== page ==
As awe-inspiring as Mars Curiosity Rover and Philae and Rosetta’s stunning chasing-a-speeding-bullet rendezvous with 67P/Churyumov–Gerasimenko have been, the architects of these triumphs will be the first to say that there is something sad about the gap between the vaulting scale of our ambition as a species as recently as the 1980s and where we are in 2015.
“Early on, when I came back from the moon, I stood on my soapbox and I said, “We’re not only going back to the moon, we’re going to Mars by the turn of the century.” That gave me twenty-seven or twenty-eight years to be proven wrong,” Gene Cernan, the last person on the moon, told the Houston Chronicle in 2011. “Now here we are today and I’ve accepted the fact that it’s going to be a while longer now than I anticipated. So much so that I think those youngsters in grade school now are the ones who will do it. I’m probably not going to be around when that happens, which is a little disappointing.”
But rather than merely sighing wistfully at unrealized visions of Cernan, Roddenberry, Nimoy, and others, at how the Kennedy Space Center has become more a museum dedicated to a glorious but fading past than a working space operations headquarters, we should also be worried. Our destiny lies beyond Earth not for romantic reasons — which Mr Spock would say would be illogical — or even because a robot is not as versatile a problem-solver as a human, but because the galaxy can be an unfriendly place.
Right now, as far as we know, we are the only intelligent life in the universe. Put another way, without evidence to the contrary, we must assume that we represent the sole instance of the universe becoming aware of itself. The maintenance and further development of our consciousness, of the universe’s consciousness, is an awesome responsibility.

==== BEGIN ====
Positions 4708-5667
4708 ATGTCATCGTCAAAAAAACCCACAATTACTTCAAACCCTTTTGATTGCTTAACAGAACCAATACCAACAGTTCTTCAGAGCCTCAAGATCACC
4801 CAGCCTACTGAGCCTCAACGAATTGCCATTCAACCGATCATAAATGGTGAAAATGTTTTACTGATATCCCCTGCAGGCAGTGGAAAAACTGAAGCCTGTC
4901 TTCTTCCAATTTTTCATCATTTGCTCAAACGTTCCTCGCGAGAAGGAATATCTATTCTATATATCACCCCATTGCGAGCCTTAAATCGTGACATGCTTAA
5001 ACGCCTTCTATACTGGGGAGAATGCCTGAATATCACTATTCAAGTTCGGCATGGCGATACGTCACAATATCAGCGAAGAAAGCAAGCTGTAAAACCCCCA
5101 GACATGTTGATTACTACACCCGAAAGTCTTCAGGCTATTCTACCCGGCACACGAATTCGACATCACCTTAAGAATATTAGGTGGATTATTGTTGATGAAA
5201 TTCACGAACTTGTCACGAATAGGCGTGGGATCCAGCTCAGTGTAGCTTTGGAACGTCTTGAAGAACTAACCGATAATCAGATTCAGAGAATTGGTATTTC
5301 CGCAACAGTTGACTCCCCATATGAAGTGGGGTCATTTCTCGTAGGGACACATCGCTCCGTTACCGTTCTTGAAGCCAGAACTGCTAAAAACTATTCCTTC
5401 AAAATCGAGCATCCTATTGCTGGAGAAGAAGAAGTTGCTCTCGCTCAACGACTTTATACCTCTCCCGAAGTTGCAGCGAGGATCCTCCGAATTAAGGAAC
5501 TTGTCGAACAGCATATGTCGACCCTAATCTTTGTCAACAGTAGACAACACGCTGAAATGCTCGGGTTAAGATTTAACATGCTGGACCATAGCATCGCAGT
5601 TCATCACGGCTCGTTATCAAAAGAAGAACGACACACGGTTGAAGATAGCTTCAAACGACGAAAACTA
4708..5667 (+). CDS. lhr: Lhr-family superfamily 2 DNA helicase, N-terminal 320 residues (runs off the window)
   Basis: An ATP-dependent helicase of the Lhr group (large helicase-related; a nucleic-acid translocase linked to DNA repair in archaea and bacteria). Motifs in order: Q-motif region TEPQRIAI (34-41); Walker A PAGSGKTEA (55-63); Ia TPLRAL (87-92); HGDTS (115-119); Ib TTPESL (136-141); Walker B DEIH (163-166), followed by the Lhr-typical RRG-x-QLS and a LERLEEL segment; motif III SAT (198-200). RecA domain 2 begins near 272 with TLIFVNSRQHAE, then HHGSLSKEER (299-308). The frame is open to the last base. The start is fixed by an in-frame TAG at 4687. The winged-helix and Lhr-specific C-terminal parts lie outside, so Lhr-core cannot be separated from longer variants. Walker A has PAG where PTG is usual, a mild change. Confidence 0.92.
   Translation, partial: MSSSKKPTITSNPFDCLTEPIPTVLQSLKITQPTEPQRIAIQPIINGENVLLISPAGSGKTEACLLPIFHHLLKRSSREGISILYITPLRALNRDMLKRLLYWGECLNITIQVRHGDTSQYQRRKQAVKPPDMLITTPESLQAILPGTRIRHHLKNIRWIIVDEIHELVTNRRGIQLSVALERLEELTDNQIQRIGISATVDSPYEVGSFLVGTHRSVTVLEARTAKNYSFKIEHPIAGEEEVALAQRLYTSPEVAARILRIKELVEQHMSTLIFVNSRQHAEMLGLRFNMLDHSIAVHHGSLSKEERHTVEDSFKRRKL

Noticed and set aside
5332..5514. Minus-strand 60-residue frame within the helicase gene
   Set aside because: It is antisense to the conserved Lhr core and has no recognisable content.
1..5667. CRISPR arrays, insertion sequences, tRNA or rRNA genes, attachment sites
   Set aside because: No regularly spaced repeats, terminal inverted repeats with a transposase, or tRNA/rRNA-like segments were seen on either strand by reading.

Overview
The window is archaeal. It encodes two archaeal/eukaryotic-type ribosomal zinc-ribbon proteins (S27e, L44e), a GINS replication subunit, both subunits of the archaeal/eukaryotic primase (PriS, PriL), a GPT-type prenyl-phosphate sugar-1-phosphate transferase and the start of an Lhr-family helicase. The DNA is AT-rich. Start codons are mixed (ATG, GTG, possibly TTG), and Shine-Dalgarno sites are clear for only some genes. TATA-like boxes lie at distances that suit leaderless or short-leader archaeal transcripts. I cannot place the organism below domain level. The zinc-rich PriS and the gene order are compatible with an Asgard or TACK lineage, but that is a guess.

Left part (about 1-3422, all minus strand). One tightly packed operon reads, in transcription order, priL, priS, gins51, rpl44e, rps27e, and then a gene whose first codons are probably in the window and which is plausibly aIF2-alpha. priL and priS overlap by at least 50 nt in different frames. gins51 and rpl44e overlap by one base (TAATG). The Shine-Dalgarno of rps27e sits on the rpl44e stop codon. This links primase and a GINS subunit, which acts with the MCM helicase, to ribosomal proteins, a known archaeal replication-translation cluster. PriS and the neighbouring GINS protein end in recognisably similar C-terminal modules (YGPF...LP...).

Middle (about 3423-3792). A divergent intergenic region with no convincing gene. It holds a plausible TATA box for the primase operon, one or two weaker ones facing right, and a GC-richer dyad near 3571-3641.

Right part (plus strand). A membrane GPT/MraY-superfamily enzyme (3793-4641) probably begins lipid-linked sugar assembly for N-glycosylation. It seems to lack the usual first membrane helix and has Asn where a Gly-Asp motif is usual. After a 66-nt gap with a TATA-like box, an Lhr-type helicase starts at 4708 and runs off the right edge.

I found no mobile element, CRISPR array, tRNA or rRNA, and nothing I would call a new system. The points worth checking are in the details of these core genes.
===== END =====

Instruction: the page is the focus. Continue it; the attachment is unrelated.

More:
Theoretical physicist Stephen Hawking has stated that he does not believe humanity can survive another thousand years if we do not escape this planet. Once again this month, he said: “I believe that the long-term future of the human race must be space, and that it represents an important life insurance for our future survival, as it could prevent the disappearance of humanity by colonizing other planets.”
And there can be a confident, socialist response to the current malaise, explaining how we can step back from this new dark age, from the dominion of the Romulans.
We might for example note how the turn away from space is coincident with neoliberalism. It is no wonder that like the first person on the moon, Neil Armstrong, repeatedly stressed that the future of space exploration rested with the public sector and against commercialization. Whether manned or otherwise, space exploration is simply too expensive with too little promise of profitable return for the private sector to care about anything beyond the servicing of low-Earth-orbit satellites.
And the turn away from modernity and enlightenment has also been coincident with the neoliberal variant of capitalism. Could it be that an unrecognized casualty of neoliberalism has been the forward-looking optimism of both the Left and Right? That neoliberalism and the global defeat of workers’ movements have resulted in a decadent bourgeoisie more interested in looting short-term profits than investing in new technology, research, and exploration?
And if this is true, then retracing our steps back to the fork in the road where we went astray will require a fresh embrace of the logical, the rational, the empiricist, the positivist, the materialist. We might try to remember that once upon a time, it was as incumbent upon leftists to battle superstition and unreason as it was to battle the bosses and bankers. We must be careful to avoid naïve championing of scientism, of course, or worse still, a blimpish, New Atheist–style Enlightenment-mongering that barely hides its apology for empire.
But why must Dawkins-esque bullying and Romulan anti-rationalism be the only choices? We might instead take inspiration from Spock, Surak, and Spinoza, and of course Rodenberry, Nimoy, and the rest of the egalitarian, ambitious, humanist, reason-loving dreamers that gave us Star Trek, and rejoin their battle so that instead of the current innovation-phobic, Earth-bound stasis, humankind might again advance outward to our final frontier.
As the NASA motto and the slogan on the pre-Federation Starfleet seal commands, Ad Astra Per Aspera — “To the stars, through struggle.”